Thanks Sean. We’re into the final few hours of day one of the pope’s visit, so if you’ve any thoughts you’d like to share with me, send them to or @Ste_McDermott on Twitter.

Daniel O’Donnell has been spotted in Croke Park ahead of the pope’s final engagement of the day.

We’re not entirely sure how we feel about that dinner jacket…

Acts have taken the stage at the Festival of Families at Croke Park.

We’ve just had the Irish language section of the event, and now former Galway dual star Alan Kerins is addressing the crowd.

In other words, it’s business as usual at GAA HQ.

Anyone else getting a misplaced sense of Eurovision fever?

Gardaí have shared some aerial photos of Dublin as Pope Francis made his way to the Pro Cathedral.

Crowds look to have been three people deep at most at the junction of Sean McDermott Street and Gardiner Street, shown in the picture on the right.

The Vatican says that Pope Francis met with eight survivors of clergy abuse earlier today, according to AP.

Among the victims he met was Marie Collins, who resigned from the Vatican Commission for the Protection of Minors last year.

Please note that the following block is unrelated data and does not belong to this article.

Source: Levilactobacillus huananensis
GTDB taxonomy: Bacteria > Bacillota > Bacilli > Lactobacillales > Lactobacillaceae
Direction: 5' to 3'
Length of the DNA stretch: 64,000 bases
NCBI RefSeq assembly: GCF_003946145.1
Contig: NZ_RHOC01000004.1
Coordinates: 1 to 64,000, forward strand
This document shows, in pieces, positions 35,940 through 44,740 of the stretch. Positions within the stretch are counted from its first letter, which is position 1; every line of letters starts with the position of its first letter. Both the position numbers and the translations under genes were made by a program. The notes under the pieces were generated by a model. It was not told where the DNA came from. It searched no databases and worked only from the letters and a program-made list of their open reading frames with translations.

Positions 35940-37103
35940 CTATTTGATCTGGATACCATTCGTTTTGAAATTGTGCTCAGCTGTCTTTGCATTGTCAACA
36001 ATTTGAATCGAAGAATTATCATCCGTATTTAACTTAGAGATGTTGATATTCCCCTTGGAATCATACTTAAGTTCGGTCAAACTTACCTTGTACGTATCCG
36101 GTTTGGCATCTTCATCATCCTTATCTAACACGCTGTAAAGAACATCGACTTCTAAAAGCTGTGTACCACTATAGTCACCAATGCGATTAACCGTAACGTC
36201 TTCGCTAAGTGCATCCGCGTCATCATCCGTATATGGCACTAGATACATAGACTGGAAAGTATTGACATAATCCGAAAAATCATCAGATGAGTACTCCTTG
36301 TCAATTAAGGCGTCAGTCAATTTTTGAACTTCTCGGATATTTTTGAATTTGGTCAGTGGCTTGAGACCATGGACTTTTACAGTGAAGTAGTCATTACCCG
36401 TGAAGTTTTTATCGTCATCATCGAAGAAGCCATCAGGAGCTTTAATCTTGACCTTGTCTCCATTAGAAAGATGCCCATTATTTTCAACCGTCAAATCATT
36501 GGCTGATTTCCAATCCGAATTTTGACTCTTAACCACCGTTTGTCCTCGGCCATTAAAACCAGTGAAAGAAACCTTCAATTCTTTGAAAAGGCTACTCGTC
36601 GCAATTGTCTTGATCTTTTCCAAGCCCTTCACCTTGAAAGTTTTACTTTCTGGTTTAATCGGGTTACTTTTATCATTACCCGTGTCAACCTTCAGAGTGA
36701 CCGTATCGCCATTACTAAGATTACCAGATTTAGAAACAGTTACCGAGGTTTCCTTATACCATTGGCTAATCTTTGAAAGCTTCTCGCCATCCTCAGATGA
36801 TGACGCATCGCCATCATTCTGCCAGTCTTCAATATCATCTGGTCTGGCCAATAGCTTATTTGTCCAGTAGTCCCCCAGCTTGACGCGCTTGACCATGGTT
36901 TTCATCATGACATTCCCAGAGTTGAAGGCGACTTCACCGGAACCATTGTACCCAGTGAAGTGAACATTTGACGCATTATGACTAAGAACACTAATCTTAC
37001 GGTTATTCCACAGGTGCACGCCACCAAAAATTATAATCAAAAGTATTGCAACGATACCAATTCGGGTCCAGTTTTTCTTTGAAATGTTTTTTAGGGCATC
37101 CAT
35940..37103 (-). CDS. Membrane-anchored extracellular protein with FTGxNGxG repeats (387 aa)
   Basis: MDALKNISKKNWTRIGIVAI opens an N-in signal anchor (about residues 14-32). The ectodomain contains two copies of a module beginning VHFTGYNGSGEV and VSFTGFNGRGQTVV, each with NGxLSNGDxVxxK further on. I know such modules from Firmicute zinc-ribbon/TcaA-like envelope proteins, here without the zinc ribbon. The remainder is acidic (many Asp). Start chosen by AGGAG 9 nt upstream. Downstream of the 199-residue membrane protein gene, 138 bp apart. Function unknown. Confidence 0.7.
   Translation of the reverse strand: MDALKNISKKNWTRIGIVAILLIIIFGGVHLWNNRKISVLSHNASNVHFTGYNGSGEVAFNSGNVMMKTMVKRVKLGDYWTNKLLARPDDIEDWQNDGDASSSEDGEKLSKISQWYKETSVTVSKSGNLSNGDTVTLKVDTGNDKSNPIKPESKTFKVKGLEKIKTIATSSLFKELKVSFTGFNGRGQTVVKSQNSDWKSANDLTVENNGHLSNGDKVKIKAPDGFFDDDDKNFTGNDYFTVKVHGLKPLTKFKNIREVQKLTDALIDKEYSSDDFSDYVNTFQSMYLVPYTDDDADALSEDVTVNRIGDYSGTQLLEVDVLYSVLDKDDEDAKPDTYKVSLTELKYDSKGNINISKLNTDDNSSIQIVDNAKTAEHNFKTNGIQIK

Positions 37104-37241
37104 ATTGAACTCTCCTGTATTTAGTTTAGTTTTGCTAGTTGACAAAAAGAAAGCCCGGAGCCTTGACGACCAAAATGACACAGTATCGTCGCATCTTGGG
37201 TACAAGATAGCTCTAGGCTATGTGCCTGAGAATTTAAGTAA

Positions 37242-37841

We’ll have more on this shortly.

Over at the Festival of Families, they’re taking a break from proceedings before the pope’s arrival in the next few minutes.

A spokesman has just taken the stage to say the pontiff has gotten stuck in traffic, so it’s good to know he’s getting to experience Dublin like a local.

And the pope has finally arrived in Croke Park to Leonard Cohen’s ‘Anthem’. Hallelujah.

Vincent Browne questioned why Ireland was welcoming the pope, saying the Vatican knew about child sex abuse in Pennsylvania in the US, where more than 1,000 children were recently found to have been abused by priests.

Our tireless reporter Daragh Brophy has more on the pope’s meeting with eight survivors of clerical sex abuse, which you can read here.

Manuela Spinelli, last seen translating for Giovanni Trapattoni, is on hand in the RTÉ studio to do the same for the pope. Not a bad CV by any stretch.

Sportsfile with a late contender for photo caption of the day.

Here’s some images of the pope after his arrival in Croke Park earlier.

Pope Francis visit to Ireland - Day 1 PA Wire / PA Images PA Wire / PA Images / PA Images

Pope Francis visit to Ireland - Day 1 PA Wire / PA Images PA Wire / PA Images / PA Images

Pope Francis visit to Ireland - Day 1 PA Wire / PA Images PA Wire / PA Images / PA Images

Pope Francis visit to Ireland - Day 1 PA Wire / PA Images PA Wire / PA Images / PA Images